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> Somehow, I had never before stumbled upon the poem titled "The Chaos"
> which includes some 800 notoriously difficult and irregular spellings
> in English. It is practically guaranteed to boggle the mind of anyone
> studying English as a foreign language--and is ample testament to the
> need for substantial spelling reform.
> I hope you find it as fascinating as I have:
Relentless, wasn't he...
Many, you just have to shake your head.
Some you can see how they came from (mostly) the French and then got variously mangled.
Some are just dirty-rotten-nasty. Like "groats" ("grits" aw, c'mon). But then the work was written by a Brit, and those'd be the same folk who can read Cholmondeley and have the gall to say it Chumly. And don't get me started on Wooster...
I sometimes imagine a group of Brits, having sunk a keg too many, deciding something like:
"Well lads. It seems those Frogs have wrapped up the practice of not bothering to pronounce multi-letter endings of words. What say we get our lot in the habit of leaving out middles, then? Buy 'em a couple of pints, and they're well on their way!"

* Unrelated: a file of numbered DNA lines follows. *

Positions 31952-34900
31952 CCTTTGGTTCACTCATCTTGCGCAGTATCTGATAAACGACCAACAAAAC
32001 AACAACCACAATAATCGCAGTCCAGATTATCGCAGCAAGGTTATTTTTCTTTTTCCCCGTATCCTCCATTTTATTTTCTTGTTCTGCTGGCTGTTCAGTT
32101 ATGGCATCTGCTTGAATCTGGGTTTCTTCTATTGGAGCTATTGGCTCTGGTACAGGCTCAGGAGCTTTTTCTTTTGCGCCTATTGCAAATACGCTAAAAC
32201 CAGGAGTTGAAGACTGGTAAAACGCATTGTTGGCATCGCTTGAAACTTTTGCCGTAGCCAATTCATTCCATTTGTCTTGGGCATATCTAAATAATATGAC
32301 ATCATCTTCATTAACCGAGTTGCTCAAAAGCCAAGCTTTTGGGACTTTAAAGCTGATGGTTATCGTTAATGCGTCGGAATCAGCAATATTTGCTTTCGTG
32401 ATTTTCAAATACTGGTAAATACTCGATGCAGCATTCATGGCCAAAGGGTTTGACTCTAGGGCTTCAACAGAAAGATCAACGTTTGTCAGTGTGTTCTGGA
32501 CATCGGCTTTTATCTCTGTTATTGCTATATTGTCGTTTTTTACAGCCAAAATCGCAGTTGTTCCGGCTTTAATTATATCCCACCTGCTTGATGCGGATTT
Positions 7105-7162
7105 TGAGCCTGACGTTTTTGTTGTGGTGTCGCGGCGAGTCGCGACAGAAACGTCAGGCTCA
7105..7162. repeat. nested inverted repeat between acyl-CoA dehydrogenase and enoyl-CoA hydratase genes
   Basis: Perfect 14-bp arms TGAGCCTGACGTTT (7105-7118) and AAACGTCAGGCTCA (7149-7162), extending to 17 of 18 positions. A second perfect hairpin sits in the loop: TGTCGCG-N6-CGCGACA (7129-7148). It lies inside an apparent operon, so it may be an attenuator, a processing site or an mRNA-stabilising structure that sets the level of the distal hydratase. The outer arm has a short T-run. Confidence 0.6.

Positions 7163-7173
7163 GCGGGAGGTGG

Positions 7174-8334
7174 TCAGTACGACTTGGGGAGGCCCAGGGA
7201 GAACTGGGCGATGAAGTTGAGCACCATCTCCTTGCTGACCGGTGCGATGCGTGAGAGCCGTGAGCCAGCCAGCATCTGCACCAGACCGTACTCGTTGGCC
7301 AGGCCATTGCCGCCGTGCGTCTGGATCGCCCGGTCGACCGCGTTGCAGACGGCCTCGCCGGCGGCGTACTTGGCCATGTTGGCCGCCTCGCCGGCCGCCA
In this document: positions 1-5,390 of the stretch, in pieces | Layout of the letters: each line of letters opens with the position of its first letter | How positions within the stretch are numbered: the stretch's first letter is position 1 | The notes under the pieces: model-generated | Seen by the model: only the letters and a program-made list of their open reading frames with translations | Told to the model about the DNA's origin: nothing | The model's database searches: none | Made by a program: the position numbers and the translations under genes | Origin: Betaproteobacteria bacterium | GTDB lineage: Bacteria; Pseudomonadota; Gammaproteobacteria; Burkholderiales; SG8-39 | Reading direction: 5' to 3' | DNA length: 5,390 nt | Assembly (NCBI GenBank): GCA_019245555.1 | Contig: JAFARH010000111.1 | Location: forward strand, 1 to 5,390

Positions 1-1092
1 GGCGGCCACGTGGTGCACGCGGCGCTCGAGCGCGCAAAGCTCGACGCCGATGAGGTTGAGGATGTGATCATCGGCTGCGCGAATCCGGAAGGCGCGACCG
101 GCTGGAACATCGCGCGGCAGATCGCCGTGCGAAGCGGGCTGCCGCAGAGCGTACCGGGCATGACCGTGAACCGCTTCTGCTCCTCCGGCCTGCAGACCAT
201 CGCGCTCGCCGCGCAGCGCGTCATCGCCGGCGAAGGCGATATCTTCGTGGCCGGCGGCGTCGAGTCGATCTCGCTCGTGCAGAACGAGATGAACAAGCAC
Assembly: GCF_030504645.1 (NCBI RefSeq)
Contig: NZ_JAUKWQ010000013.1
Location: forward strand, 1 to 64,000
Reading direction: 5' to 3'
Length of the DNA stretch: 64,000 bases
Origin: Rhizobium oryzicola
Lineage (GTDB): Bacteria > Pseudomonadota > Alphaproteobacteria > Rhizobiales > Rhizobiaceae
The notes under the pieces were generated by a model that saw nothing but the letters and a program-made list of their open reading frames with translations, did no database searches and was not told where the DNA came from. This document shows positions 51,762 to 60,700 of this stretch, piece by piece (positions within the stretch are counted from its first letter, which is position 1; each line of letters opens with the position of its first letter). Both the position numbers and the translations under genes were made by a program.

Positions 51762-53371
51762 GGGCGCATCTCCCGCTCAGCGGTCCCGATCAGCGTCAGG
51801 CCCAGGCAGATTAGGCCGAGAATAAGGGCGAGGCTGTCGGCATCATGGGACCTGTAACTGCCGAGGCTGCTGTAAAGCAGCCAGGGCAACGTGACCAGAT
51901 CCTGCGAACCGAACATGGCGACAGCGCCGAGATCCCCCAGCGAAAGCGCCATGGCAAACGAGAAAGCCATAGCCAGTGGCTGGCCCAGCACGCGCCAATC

I'm reasonably literate, so I know a lot of the actual pronunciations (many from smaller collections and explanations of the sort (not usually in rhyme), but I'd still embarass myself badly in England. "Sinj'nsmith" for "Saint-John Smythe", indeed!
But then, we know of groups that go the other way.
I once knew a fellow from the deep(ish) south of the USofA.
His name was Dale.
His mother pronounced it with (I'm pretty sure...) five syllables.
- Kevin (Canajun, eh?)_
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